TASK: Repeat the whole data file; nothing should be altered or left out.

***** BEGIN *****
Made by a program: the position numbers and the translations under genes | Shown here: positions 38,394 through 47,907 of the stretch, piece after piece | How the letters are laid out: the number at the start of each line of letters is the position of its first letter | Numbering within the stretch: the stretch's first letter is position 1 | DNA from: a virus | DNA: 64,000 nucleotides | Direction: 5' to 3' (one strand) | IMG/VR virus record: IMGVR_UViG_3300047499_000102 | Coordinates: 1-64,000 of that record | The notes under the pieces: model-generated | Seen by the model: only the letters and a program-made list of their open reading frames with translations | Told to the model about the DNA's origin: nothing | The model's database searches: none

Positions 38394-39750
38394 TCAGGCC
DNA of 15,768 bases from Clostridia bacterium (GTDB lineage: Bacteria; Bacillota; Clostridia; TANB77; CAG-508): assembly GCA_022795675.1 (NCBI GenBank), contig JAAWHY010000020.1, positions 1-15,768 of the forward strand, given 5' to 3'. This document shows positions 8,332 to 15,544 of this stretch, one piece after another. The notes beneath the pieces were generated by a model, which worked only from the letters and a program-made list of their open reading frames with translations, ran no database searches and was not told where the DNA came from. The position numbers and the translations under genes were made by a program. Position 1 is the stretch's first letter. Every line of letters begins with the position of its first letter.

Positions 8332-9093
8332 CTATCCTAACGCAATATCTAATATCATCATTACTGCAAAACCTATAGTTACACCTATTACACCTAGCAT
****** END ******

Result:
Made by a program: the position numbers and the translations under genes | Shown here: positions 38,394 through 47,907 of the stretch, piece after piece | How the letters are laid out: the number at the start of each line of letters is the position of its first letter | Numbering within the stretch: the stretch's first letter is position 1 | DNA from: a virus | DNA: 64,000 nucleotides | Direction: 5' to 3' (one strand) | IMG/VR virus record: IMGVR_UViG_3300047499_000102 | Coordinates: 1-64,000 of that record | The notes under the pieces: model-generated | Seen by the model: only the letters and a program-made list of their open reading frames with translations | Told to the model about the DNA's origin: nothing | The model's database searches: none

Positions 38394-39750
38394 TCAGGCC
DNA of 15,768 bases from Clostridia bacterium (GTDB lineage: Bacteria; Bacillota; Clostridia; TANB77; CAG-508): assembly GCA_022795675.1 (NCBI GenBank), contig JAAWHY010000020.1, positions 1-15,768 of the forward strand, given 5' to 3'. This document shows positions 8,332 to 15,544 of this stretch, one piece after another. The notes beneath the pieces were generated by a model, which worked only from the letters and a program-made list of their open reading frames with translations, ran no database searches and was not told where the DNA came from. The position numbers and the translations under genes were made by a program. Position 1 is the stretch's first letter. Every line of letters begins with the position of its first letter.

Positions 8332-9093
8332 CTATCCTAACGCAATATCTAATATCATCATTACTGCAAAACCTATAGTTACACCTATTACACCTAGCAT